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White Witch

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White Witch A Spiritual Greeting album cover
3.05 | 10 ratings | 2 reviews | 0% 5 stars

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Studio Album, released in 1974

Songs / Tracks Listing

1. We'll All Ride High (Money Bag$) (5:02)
2. Slick Witch (4:50)
3. Walk On (3.36)
4. Class Of 2000 (6.14)
5. Showdown (4.06)
6. Crystallize & Realize (3.54)
7. Black Widow Lover (4.52)
8. Aunty Christy/ Harlow (5.15)

Total Time 37:49

Line-up / Musicians

- Ronald "Ronn" Goedert / vocals
- Charles "Buddy" Richardson / lead guitar
- Hardin "Buddy" Pendergrass / keyboards
- Charles Souza / bass, percussion
- Robert "Bobby" Shea / percussion
- Bill Peterson / percussion

Releases information

LP Capricorn Records ‎- CP 0129 (1974, US)

CD Capricorn Records ‎- 314 546 220-2 (1999, US)

Thanks to fandango for the addition
and to Quinino for the last updates
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WHITE WITCH A Spiritual Greeting ratings distribution

(10 ratings)
Essential: a masterpiece of progressive rock music(0%)
Excellent addition to any prog rock music collection(30%)
Good, but non-essential (60%)
Collectors/fans only (10%)
Poor. Only for completionists (0%)

WHITE WITCH A Spiritual Greeting reviews

Showing all collaborators reviews and last reviews preview | Show all reviews/ratings

Collaborators/Experts Reviews

Review by ClemofNazareth
3 stars The period of 1972-1975 was a really weird time for American popular culture, and of course that included music. Progressive music, such as we had managed to generate on this side of the pond, was largely in decline in favor of Southern boogie bands, dance music and the dulcet, silky smooth tones of the likes of Barry Manilow, Hall & Oates, the Carpenters and whatever Steve Miller had turned into.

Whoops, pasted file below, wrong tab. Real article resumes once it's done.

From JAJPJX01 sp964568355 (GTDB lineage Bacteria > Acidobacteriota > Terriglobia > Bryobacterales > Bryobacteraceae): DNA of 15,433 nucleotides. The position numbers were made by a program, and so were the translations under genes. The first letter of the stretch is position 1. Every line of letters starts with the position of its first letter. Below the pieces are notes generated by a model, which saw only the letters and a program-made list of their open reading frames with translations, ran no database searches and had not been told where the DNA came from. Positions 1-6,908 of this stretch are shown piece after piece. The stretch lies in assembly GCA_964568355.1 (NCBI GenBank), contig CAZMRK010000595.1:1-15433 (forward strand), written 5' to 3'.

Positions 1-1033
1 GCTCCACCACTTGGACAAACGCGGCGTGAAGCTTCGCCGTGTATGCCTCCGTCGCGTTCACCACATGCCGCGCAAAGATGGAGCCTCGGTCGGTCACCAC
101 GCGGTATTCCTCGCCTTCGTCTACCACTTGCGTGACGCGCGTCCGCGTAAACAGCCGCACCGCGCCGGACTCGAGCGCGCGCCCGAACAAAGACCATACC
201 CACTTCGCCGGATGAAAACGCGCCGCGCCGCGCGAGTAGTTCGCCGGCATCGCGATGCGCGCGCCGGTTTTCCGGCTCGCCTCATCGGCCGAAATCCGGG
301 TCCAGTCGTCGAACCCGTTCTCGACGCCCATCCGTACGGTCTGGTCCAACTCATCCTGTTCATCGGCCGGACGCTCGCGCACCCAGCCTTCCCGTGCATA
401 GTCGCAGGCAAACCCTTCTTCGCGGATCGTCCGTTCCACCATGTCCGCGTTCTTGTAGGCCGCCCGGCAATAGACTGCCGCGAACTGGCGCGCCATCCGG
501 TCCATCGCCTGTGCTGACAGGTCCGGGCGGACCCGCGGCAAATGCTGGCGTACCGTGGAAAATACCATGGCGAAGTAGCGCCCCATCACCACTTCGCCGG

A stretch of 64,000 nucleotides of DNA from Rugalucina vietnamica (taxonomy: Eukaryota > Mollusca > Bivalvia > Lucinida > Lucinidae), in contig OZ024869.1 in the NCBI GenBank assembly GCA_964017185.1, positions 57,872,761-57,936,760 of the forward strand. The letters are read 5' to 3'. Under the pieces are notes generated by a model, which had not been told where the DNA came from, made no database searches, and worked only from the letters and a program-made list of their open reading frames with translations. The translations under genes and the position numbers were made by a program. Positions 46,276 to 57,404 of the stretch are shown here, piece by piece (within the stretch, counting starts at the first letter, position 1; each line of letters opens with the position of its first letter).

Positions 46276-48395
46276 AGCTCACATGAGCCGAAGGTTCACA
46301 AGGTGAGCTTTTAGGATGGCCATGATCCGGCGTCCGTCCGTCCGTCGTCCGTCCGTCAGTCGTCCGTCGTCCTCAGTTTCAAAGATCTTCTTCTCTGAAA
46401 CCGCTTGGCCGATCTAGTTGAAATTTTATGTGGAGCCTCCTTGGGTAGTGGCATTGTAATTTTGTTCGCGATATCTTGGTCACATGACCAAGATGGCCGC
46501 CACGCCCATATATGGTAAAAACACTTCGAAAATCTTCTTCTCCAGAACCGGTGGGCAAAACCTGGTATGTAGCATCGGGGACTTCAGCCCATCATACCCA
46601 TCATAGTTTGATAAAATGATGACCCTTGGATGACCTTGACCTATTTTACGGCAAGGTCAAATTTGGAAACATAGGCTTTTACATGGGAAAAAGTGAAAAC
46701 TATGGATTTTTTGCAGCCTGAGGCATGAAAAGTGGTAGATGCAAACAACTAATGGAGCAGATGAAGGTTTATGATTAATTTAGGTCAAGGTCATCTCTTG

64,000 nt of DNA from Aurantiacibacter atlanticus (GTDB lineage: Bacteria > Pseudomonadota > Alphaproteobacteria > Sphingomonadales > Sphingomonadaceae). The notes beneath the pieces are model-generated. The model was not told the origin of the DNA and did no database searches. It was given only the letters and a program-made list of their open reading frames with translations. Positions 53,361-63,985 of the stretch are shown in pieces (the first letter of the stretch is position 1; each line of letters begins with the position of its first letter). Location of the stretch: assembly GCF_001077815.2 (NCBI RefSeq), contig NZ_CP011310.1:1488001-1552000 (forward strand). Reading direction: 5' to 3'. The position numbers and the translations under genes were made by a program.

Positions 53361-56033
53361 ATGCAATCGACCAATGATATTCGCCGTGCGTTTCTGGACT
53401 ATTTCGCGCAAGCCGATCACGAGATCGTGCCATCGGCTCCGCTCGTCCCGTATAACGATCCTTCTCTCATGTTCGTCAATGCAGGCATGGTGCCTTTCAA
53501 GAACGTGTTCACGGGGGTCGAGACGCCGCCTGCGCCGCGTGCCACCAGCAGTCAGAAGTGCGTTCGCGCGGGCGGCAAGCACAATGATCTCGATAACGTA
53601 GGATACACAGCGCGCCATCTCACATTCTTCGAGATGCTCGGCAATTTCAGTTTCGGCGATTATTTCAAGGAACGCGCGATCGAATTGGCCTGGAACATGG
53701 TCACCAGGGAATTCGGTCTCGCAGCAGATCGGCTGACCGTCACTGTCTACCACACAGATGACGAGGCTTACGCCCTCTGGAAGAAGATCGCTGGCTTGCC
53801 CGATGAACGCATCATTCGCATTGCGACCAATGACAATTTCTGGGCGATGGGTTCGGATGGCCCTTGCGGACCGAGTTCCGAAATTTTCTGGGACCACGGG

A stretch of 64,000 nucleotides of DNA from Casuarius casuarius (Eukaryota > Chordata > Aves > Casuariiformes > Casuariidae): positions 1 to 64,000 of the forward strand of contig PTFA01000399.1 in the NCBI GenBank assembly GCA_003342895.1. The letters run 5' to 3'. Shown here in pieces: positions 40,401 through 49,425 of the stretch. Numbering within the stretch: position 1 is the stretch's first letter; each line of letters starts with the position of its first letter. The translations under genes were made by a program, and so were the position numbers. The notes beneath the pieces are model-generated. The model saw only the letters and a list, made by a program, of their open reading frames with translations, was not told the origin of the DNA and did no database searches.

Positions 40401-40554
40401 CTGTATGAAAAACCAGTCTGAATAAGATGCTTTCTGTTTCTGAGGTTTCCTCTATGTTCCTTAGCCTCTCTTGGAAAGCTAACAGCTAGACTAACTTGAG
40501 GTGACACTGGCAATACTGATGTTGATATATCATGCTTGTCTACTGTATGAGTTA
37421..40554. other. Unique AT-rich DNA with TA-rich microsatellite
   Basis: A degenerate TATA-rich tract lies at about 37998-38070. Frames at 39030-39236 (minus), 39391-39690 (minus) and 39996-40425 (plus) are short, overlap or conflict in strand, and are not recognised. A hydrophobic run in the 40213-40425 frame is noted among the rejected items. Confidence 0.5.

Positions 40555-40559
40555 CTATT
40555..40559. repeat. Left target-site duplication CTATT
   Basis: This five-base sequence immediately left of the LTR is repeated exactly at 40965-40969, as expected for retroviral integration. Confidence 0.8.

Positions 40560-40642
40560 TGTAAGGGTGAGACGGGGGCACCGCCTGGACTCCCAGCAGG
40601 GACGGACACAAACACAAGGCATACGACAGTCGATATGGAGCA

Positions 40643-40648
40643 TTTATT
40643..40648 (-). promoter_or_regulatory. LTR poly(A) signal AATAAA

Fundamentalist Christians were hard at work saving their children from certain destruction and a fast- track to hell by salaciously burning every ‘heathen rock’ album or 8-track they could lay their hands on. I personally witnessed everything from Black Sabbath to Rod Stewart go up in smoke in the parking lot of my parents’ church during Sunday evening ‘sin roasts’. Collectors today can probably thank those lunatics for single-handedly helping ensure the scarcity of a lot of original vinyl from those days.

Out of the deep South (and especially Florida), Southern boogie was thriving on the heels of the megalithic Lynyrd Skynyrd juggernaut. Spin-off and clone bands like .38 Special, Molly Hatchet, Rossington-Collins, the Outlaws and Blackfoot were filling stadiums and the airwaves with varying degrees of success. On the other side of the musical spectrum acts like KISS, Alice Cooper, the Stooges and Suzi Quatro were mixing stage antics with simple, heavy rhythms to popularize an American version of glam rock. Disco and punk were yet to invade the landscape in any appreciable way (although those days weren’t far away).

In the religious vein the Jesus Freak movement had pretty much died along with the flower-power era, with groups like Water Into Wine Band, Children of the Day and Silmaril giving way to the more contemporary and commercial sounds of Andrať Crouch, Amy Grant and Petra. There were still a few Christian-leaning groups like Kansas and Ambrosia who managed straddle the line between progressive and religious music, but for the most part it was really a time to choose sides for American bands who wanted to attract one audience without alienating the other. Into this environment strode White Witch toward the middle part of the decade.